|||Main Research Theme: Functional Microbial Bioinformatics|
Group Leader: Dr Heinrich Volschenk
NRF Rating: C
Office: JC Smuts Building A323
Phone: +27 21 808 5851
Fax:+27 21 808 5846
High-throughput technologies are generating vast amounts of multi-dimensional biological data on the genomics, proteomics and metabolomics fronts. There is an ever-growing need for the functional analysis and integration of these complex datasets to refine our interpretation of complex biological systems and redefine our understanding of the dynamic relationship between an organism’s physiology (phenome) and its genomic make-up, responsive transcriptome and expressed proteome.
In our lab, we employ functional bioinformatics approaches to study yeast physiology. This involves comparative molecular profiling of yeast genome sequences and/or transcriptome/proteome profiles, combined with pattern detection and network analyses to generate a molecular portrait of specific physiological responses in yeast. We currently employ high-throughput technologies such whole-genome next generation sequencing and LC-MS/MS-based proteomics, to generate comparative genome-wide QTL/SNP and proteome datasets, respectively. These molecular profiles are computationally analysed, by integrating data on the behaviour and interaction of thousands of genes and/or proteins, for their correlation and functional relationships related to specific physiological traits.
The comprehensive new insight of yeast physiology will in future be applied to:
(a) reverse engineering of industry-specific tailored yeast strains using a true systems biological approach
(b) discover unchartered paths to antifungal drug target discovery
(c) new function prediction of (un)characterized yeast genes/proteins
Polygenic phenotype analysis of S. cerevisiae for improved inhibitor tolerance
|Tolerance to fermentation inhibitors in lignocellulosic hydrolysate varies between S. cerevisiae strains and is generally regarded as polygenic traits, consisting of many gene variants that collectively contribute to the phenotype. Mass identification of gene variants using comparative whole-genome sequencing, with a technique known as pooled-segregant whole genome sequencing, combined with comparative proteomics analysis of yeast strains with superior inhibitor tolerance against strains that lacks this trait, will enable the simultaneous mapping of multiple genetic loci responsible for determining the complex traits of high inhibitor tolerance. Combining the genome-based bioinformatics approach above with shotgun proteomics will further illuminate through functional network analysis the target genes and proteins in the yeast governing these complex traits. The knowledge generated will inform future metabolic engineering strategies for S. cerevisiae to generate superior yeast strains better equipped for industrial-scale bioethanol production.|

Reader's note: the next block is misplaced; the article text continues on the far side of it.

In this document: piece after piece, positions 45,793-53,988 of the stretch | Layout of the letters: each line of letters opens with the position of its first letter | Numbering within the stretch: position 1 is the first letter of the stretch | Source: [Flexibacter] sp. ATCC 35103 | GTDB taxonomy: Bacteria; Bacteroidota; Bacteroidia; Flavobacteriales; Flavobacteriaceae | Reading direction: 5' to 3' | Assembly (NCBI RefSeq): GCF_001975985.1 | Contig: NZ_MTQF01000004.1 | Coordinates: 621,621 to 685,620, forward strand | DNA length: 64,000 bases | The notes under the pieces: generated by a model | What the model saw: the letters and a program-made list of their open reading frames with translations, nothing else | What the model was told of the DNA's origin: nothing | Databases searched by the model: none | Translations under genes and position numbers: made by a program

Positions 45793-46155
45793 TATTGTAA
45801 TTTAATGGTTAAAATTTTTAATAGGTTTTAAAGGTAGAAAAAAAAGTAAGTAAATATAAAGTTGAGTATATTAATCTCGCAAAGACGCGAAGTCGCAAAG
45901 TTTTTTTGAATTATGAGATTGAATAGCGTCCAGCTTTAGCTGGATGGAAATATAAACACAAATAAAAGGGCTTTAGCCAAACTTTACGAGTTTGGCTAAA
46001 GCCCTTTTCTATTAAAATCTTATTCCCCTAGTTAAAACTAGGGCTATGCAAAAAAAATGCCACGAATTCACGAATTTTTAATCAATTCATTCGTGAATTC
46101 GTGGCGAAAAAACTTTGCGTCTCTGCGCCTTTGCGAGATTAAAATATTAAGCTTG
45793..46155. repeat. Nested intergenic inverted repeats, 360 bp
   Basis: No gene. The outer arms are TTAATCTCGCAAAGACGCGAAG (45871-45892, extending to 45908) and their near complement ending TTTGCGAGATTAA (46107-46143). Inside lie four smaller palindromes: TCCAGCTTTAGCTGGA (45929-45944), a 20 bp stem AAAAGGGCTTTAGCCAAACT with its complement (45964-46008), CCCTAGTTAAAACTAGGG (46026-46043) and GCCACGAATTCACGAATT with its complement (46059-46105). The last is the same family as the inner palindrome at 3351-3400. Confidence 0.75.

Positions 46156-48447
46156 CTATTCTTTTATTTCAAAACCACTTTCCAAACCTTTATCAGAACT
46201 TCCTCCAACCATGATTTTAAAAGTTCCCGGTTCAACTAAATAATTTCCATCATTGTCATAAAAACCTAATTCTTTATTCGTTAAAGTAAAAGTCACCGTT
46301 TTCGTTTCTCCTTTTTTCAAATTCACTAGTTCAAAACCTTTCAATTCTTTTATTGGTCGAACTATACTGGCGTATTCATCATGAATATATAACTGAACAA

|Advancing the field of natural product research: a case study investigating the physiological responses of human pathogenic fungi to antifungal medicinal South African plant extracts||Invasive mycoses are the major cause of death in immunocompromised humans. In sub-Saharan Africa, fluconazole is predominantly used as antifungal treatment, however long-term use of fluconazole and other antifungal agents has led to the emergence of resistance with no new classes of antifungal drug alternatives developed in the last 25 years. Furthermore, the dismal success of high-throughput approaches based on screening synthetic compound libraries has rekindled interest in medicinal plants as possible sources of novel antimicrobial compounds. Despite a significant body of research reporting on the antibiotic activity of plant extracts, the field still lacks scientific credibility, with the majority of studies limited to screening against target pathogens and basic active fraction analysis. Also, it has been suggested that screening hits don’t progress to drug development as a result of their toxicity to end-users. Verifiable knowledge about the mode of action and synergistic interactions between different compounds, as opposed to single highly active compounds, holds the promise to elevate medicinal plant research to a drug discovery platform with significant benefits to the fight against life-threatening human mycoses. This study aims to screen and identify medicinal plants from South Africa’s rich endemic plant biodiversity that exhibit antifungal activity against Cryptococcus neoformans and Candida albicans and display limited toxicity to human cells. Using this foundation, the study further aims to elucidate the antifungal mechanisms of active plant extracts by firstly employing a bioassay-guided, purification-independent detection of bioactive compound fingerprints with chemometric-assisted data analysis. Secondly, the study aims to elucidate the physiological stress response in the fungi and potentially identify novel fungal cellular targets relevant to the development of drug treatments using a comparative proteomics approach.|